For identity thieves, those young people are a popular target.
"They haven't established a credit history yet, so they kind have a clean slate in the credit world," notes Michael Kaiser, executive director of National Cyber Security Alliance. "And they're not likely to check their credit history or have their credit history checked until they graduate from college."
It's not just keeping an eye on a wallet anymore. A smartphone, tablet, or laptop can give a thief access to valuable information.
Mary Power of the Better Business Bureau advises keeping certain pieces of data especially secure.
"College students are very open and very trusting and they want to trust everybody. And we want them to, to a certain point but we want them to be careful particularly with those three items; the bank account number, the credit card number, and the social security card number."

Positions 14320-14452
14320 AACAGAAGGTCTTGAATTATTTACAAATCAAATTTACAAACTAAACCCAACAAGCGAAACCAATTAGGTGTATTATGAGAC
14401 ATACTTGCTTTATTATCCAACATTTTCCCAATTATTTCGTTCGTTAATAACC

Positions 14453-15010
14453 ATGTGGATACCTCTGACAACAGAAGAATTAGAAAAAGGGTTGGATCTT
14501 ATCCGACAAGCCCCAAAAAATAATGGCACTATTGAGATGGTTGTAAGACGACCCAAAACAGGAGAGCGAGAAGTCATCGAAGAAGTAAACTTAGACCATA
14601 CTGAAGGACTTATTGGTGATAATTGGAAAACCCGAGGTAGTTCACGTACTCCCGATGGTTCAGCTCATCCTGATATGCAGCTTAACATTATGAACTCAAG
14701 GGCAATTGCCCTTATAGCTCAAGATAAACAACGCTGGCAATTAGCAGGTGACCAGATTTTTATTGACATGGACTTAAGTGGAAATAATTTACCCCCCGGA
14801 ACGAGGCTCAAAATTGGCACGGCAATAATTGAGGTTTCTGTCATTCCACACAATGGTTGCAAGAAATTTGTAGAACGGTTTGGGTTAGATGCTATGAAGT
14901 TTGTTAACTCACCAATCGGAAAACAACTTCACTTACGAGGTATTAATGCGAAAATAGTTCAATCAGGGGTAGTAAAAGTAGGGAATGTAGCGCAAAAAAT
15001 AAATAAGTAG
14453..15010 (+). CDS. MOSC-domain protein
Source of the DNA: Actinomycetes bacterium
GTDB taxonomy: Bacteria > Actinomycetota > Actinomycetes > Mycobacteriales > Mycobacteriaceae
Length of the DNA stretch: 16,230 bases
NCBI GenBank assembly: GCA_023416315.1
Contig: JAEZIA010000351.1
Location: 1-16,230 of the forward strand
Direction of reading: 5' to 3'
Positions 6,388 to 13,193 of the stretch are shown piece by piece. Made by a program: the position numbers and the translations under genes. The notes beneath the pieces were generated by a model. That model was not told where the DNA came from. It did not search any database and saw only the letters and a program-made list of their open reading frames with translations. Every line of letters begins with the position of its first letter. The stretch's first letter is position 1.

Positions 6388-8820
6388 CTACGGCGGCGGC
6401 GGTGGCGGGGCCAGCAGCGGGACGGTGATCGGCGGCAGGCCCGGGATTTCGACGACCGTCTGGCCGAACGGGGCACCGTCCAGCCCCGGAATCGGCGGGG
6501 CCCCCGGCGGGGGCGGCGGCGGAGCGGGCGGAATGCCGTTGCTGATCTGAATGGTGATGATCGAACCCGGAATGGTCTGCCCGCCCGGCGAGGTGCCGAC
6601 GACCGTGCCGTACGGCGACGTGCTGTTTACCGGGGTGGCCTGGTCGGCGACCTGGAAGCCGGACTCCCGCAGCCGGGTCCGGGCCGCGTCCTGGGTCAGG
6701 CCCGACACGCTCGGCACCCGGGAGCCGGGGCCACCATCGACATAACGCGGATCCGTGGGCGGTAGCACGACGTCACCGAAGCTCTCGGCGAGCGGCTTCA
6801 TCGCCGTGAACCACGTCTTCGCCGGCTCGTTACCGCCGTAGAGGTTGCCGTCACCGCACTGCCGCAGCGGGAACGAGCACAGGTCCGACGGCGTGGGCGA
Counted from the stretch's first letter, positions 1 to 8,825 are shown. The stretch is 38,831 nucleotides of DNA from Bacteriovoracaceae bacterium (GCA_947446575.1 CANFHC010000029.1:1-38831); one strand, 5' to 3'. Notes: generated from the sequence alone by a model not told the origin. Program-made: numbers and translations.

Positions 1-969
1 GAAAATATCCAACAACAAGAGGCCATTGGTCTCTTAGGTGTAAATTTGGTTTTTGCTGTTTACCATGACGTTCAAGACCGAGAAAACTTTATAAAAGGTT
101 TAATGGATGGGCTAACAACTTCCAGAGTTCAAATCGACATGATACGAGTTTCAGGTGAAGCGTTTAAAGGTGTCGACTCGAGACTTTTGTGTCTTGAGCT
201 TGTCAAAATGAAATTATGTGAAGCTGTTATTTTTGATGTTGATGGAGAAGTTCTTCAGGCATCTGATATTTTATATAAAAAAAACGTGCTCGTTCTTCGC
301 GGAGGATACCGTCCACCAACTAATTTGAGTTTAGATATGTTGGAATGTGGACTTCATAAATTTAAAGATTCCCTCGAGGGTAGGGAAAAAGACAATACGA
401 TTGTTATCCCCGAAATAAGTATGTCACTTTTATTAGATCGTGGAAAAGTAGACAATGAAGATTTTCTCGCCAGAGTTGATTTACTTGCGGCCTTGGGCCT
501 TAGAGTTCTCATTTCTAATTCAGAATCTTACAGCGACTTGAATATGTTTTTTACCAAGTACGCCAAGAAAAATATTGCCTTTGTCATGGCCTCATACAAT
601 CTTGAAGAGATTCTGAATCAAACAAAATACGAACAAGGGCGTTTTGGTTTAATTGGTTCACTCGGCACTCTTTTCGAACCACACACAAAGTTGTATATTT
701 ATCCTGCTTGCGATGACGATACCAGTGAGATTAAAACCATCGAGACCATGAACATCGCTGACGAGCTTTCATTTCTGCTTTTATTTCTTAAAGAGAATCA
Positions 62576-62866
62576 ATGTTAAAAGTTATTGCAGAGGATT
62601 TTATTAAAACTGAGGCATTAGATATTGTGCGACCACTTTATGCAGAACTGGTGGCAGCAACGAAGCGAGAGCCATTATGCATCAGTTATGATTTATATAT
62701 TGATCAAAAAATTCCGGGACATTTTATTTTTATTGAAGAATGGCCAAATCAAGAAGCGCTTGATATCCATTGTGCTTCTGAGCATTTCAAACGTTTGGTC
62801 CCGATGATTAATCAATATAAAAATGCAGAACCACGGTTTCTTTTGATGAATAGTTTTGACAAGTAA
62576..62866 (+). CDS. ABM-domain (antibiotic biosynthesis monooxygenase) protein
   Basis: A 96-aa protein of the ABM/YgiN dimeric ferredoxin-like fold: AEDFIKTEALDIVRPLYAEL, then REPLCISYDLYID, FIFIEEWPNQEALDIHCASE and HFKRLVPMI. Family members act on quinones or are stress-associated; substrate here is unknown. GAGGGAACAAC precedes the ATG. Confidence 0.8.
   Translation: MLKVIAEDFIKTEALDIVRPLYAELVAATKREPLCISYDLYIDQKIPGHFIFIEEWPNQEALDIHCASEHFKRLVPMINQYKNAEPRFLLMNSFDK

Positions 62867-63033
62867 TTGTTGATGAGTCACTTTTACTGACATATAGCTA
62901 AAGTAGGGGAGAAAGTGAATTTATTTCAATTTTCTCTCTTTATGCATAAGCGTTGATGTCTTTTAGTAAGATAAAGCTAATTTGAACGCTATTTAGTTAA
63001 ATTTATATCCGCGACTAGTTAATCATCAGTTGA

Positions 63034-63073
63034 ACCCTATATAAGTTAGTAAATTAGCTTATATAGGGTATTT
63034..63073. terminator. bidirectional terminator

In addition to their own precautions, Kaiser advises getting a sense of the university's privacy policies and whether they could leave an opening for a breach.
"Any new college students, I say, Hey, ask what are you doing with my information? How do you store information? Are you going to take that file and lock it in a cabinet when I leave here? I mean those are the basic things that keep information safe."
Credit card offers are slightly less prevalent on campuses due to changes in federal law. But if filling out applications, students should be mindful to keep the information secure.
(Karin Caifa for CNN's Consumer Watch)
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